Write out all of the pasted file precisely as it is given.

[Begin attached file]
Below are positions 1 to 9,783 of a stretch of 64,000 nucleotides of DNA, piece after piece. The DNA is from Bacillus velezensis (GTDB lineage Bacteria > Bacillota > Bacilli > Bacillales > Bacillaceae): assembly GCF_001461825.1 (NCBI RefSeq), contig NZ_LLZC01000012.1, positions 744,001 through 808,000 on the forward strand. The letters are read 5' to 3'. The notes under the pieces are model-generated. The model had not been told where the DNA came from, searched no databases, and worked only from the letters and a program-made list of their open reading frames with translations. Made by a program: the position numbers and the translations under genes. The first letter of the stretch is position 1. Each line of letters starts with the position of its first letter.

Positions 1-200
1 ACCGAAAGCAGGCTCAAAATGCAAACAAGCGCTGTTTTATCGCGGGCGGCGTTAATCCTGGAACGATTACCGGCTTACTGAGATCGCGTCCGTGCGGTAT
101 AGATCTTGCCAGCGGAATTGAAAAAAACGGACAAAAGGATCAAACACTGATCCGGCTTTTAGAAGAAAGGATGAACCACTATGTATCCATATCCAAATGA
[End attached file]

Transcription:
Below are positions 1 to 9,783 of a stretch of 64,000 nucleotides of DNA, piece after piece. The DNA is from Bacillus velezensis (GTDB lineage Bacteria > Bacillota > Bacilli > Bacillales > Bacillaceae): assembly GCF_001461825.1 (NCBI RefSeq), contig NZ_LLZC01000012.1, positions 744,001 through 808,000 on the forward strand. The letters are read 5' to 3'. The notes under the pieces are model-generated. The model had not been told where the DNA came from, searched no databases, and worked only from the letters and a program-made list of their open reading frames with translations. Made by a program: the position numbers and the translations under genes. The first letter of the stretch is position 1. Each line of letters starts with the position of its first letter.

Positions 1-200
1 ACCGAAAGCAGGCTCAAAATGCAAACAAGCGCTGTTTTATCGCGGGCGGCGTTAATCCTGGAACGATTACCGGCTTACTGAGATCGCGTCCGTGCGGTAT
101 AGATCTTGCCAGCGGAATTGAAAAAAACGGACAAAAGGATCAAACACTGATCCGGCTTTTAGAAGAAAGGATGAACCACTATGTATCCATATCCAAATGA